From Army to Security Contract Manager
In celebration of the Armed Forces Week, we have interviewed a few Carlisle employees that have transitioned from the armed forces to civilian life. In this article, we are interviewing our security contract manager at BBC Studioworks, Taiyib Henry, who joined the forces at 21 as a private soldier and left as a lance corporal 6 years later.
Can you describe your transition from the armed forces to civilian life? What were the biggest challenges you faced during this period, and how did you overcome them?
My transition was more mentally challenging as I feared unemployment. I was always questioning myself if my skills and intelligence were good enough to survive civvy street. Therefore, the biggest challenge I thought I was facing was having the ability to convince employers that I could contribute to their organisation.
I generally overcome my fears by keeping active such as going to the gym and running. My partner and family were also very supportive and encouraged me to never give up, which really helped me give it my best to get the job I wanted.
How have the skills and experiences you gained in the armed forces influenced your work or daily life as a civilian? Can you provide specific examples?
I have always been a self-disciplined individual in a controlled environment. However, the army has pushed me both mentally and physically, I did things I never thought possible which influenced my ability to get the job done regardless of the circumstances. I have learnt to always keep my standards up and be consistent at work.
What transferable skills did you acquire during your military service that have been particularly valuable in your civilian career? How do you apply these skills in your current role?
In the military every soldier had to cover guard duties, which I did not like. However, I still performed when it was my turn. One of the most valuable skills I learnt was being consistent and disciplined.
How has your military background shaped your approach to problem-solving and decision-making? Can you give an example of a situation where you utilized these skills outside of the military?
Very pragmatic approach to work, you are only as strong as your weakest link, and we had that in the military also. I have learnt to always be mindful of individual and team strengths and weaknesses to delegate tasks accordingly and obtain the best possible results.
In what ways has your military experience helped you adapt to new environments and work effectively within diverse teams? Can you share a specific instance where these skills were advantageous in?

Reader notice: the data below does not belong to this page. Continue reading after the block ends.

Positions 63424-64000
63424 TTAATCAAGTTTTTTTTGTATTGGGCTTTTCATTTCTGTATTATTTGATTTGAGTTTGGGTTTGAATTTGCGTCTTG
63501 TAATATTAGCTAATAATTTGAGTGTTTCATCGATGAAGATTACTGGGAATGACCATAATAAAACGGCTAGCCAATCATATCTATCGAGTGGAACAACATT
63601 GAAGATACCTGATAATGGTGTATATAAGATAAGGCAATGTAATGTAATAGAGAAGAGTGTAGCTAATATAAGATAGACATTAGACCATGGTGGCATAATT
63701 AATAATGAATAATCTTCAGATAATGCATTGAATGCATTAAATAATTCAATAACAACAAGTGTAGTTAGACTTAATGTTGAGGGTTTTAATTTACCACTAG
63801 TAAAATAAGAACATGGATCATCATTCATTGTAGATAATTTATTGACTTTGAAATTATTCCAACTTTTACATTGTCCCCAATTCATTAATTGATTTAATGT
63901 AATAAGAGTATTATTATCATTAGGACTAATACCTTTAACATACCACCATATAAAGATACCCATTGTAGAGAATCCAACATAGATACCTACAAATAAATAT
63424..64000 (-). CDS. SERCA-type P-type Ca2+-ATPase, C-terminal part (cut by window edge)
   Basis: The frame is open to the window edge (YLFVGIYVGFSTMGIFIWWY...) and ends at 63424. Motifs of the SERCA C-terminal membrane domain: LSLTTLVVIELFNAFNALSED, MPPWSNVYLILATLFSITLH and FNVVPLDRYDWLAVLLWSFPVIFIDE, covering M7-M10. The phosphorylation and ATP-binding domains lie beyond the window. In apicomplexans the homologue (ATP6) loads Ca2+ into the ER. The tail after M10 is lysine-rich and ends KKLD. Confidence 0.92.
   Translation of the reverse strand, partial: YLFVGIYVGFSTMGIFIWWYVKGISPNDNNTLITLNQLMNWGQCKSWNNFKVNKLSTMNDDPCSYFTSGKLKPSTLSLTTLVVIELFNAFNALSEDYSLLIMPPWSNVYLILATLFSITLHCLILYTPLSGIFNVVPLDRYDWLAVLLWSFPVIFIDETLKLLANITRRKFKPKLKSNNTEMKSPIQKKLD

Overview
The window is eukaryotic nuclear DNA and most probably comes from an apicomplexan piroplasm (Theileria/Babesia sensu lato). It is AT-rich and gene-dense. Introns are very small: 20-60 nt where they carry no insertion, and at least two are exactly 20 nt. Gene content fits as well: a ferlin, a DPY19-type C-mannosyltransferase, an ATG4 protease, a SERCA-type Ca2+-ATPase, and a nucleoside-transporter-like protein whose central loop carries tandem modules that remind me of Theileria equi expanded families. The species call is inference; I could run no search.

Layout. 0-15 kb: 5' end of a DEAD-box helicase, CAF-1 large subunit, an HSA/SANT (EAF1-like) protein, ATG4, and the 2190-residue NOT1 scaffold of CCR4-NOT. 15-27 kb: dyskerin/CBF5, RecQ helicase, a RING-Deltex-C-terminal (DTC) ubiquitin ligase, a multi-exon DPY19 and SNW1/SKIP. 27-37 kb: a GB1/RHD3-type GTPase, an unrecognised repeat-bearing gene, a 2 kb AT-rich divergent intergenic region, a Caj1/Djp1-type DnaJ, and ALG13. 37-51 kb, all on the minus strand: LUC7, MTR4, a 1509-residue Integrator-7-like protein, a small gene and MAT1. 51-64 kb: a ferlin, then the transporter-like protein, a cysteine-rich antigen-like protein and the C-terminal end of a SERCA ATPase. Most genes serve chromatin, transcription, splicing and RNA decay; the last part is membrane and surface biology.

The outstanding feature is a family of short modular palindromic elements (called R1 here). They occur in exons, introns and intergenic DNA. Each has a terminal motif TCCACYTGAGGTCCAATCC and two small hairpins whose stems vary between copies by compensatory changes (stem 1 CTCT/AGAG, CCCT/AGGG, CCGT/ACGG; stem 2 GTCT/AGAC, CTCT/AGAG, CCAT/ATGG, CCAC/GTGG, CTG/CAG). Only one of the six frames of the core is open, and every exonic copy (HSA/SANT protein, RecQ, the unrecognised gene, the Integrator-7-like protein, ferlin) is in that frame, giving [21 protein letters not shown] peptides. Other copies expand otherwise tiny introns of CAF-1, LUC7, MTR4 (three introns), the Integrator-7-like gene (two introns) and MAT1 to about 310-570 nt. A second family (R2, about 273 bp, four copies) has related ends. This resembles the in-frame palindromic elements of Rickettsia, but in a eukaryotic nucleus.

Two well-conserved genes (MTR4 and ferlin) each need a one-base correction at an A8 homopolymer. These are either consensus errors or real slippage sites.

Through exercise, I have learnt we all have a part to play. I was fortunate to be part of a joint exercise with the Navy and Air Force. Meaning all 3 services work together to achieve a common goal, in whatever capacity. We also got posted to new units if our skills are required anywhere there is an army base, with all different back grounds, religion and sexual orientation.
This enabled me to be more open-minded with individuals and team members I come into contact with. Everyone is good at something, so we can all learn from each other by focusing on the individual skill instead of irrelevant stereotyping which contributes towards conflicts.
How do you handle stress and pressure in your current work to maintain your mental health, do the coping mechanisms you developed in the military contribute to your resilience as a civilian?
Yes, it did, pushing my mind and body, is my happy place (Taiyib vs Taiyib). I have learnt that there is always a way. You do it over and over until you get it right.
Can you discuss any leadership experiences you had in the military and how you have applied those leadership skills in your civilian career or personal life?
Managing individuals who are much older than myself and gaining their respect. Due to my Caribbean background, we are very respectful of our elders and are very mindful of what we say and how we say it. However, I gain tremendous confidence in my ability to lead with compassion and communicate clearly what’s on my mind.
I had to learn to be more expressive and communicative. My section commander told me I would never reach my full potential until I learnt to express myself, which is a lesson I have applied in both my personal and professional life.
Do you continue to stay connected to and support other veterans or service members in your community? Have you found ways to give back or assist fellow veterans in their transition to civilian life?
I am still connected to military personnel; we still go out when we can. When I do meet ex forces individuals, I tend to use myself as an example and give out my details if I can help in any way, shape, or form.
What advice would you give to someone leaving the forces and considering a career in Security?
Just be honest in what you want and what you are capable of.
I think there is an opportunity for ex-forces to work within the wider Carlisle business. They all have the right mindset; we just need to channel their energy in the right direction.